Children should sit SATs – but the grades used are useless

Children should sit SATs – but the grades used are useless

The government is committed to holding SATs exams for Year 6 students next year – and it is the right thing to do.

Testing children is crucial and the damage the lack of exams has caused over the last year will only become apparent in the future.

SATs are important because they should give accurate and detailed information to secondary schools about the children who will be joining them.

This allows the school to plan the year ahead and help ensure the children get what they require for their education.

It also ought to mean that parents have an accurate picture of how their children are performing, and where they stand.

But there is a major problem with SATs – and that is the grading system used to mark them.

Previously, in the two core subjects of English and Maths, grades usually ranged between Level 3 and Level 6. And these were further broken down into a, b and c grades within each Level.

It meant there were 12 possible grades a child could achieve – a detailed assessment that gave schools and parents important knowledge about numeracy and literacy levels.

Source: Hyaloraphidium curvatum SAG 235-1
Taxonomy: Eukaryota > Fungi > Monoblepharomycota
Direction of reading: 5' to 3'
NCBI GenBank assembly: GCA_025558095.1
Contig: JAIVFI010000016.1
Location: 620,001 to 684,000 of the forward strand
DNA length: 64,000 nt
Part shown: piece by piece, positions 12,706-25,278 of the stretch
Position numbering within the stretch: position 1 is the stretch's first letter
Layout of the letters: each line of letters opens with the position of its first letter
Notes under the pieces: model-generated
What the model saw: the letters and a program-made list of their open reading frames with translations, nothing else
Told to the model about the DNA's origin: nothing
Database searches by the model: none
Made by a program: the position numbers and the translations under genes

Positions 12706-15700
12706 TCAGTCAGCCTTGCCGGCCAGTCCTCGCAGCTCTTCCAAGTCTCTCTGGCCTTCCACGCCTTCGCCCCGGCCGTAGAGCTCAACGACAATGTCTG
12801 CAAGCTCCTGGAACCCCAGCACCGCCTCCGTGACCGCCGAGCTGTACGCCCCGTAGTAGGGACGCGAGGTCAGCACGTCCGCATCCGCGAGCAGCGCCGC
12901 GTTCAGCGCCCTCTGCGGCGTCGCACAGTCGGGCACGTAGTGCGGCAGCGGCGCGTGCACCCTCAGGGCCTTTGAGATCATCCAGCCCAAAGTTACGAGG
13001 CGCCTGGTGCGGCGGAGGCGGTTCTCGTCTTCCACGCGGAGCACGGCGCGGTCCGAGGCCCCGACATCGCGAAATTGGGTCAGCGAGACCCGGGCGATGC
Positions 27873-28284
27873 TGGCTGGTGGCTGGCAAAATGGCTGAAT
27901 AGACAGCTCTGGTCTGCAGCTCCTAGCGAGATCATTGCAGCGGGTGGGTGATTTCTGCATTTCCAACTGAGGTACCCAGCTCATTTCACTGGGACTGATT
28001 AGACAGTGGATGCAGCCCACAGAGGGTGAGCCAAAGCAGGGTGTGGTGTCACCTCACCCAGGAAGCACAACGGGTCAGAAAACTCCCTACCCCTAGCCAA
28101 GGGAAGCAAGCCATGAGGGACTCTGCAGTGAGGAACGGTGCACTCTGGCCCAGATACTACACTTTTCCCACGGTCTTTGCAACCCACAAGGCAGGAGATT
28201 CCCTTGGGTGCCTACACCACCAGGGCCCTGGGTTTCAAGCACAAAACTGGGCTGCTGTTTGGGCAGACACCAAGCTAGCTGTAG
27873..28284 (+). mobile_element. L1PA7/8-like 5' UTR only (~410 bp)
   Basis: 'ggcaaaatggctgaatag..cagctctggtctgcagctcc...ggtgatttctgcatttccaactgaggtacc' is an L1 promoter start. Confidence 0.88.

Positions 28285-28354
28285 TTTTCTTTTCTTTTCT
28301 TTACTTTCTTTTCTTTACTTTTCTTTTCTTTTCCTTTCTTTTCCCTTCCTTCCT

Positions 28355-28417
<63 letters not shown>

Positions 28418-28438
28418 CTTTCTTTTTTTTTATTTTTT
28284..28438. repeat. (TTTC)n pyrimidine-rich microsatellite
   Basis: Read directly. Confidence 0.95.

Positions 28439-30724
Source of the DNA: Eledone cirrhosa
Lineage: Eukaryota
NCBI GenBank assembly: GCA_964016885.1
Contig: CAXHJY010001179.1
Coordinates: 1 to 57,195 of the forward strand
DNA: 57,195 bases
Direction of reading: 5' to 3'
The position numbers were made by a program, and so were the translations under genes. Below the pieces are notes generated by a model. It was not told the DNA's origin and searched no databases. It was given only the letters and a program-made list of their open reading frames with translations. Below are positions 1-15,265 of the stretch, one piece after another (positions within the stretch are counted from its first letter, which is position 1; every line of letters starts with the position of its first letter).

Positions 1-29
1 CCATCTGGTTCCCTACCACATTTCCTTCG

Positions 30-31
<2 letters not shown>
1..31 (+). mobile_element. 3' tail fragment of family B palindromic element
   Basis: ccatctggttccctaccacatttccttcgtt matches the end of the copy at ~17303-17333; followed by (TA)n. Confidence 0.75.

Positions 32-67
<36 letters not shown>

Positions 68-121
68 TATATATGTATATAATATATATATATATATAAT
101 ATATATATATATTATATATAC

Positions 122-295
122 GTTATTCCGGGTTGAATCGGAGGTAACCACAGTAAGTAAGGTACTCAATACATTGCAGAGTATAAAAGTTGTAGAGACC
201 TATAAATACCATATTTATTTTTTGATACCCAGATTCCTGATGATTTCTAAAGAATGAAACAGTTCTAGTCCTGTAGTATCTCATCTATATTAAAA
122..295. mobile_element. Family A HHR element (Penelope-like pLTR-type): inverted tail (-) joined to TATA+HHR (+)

However, this simple, accurate and useful grading system has been replaced by something that makes taking SATs almost worthless.

Children now receive one of three ‘grades’: working above national standard, working at national standard and working below national standard.

Those with more than 80 per cent receive the top grade and those with below 40 per cent receive the lowest grade.

Everyone else is in the middle, with marks ranging between 41 per cent and 79 per cent. This helps no one.

One wonders why the previous, sensible and useful system was replaced with something clunky and hopeless. I could drive 15 buses through the middle grade.

My feelings are that it is the result of a compromise between the government, which wanted to retain SATs, and the progressive educationalists and teachers’ unions that wanted them abolished.

Now we have a system that neither wanted. And there is a cost implication too. SATs need setting and marking but if the results are worthless then spending money on them is pointless.

The new grading system also means the work that children have put in and the effort to construct the tests is basically wasted.

Secondary Schools have little idea of the ability of the children who walk through their gates in September, and parents will have no idea how their children have performed.

If it’s not broken, don’t fix it.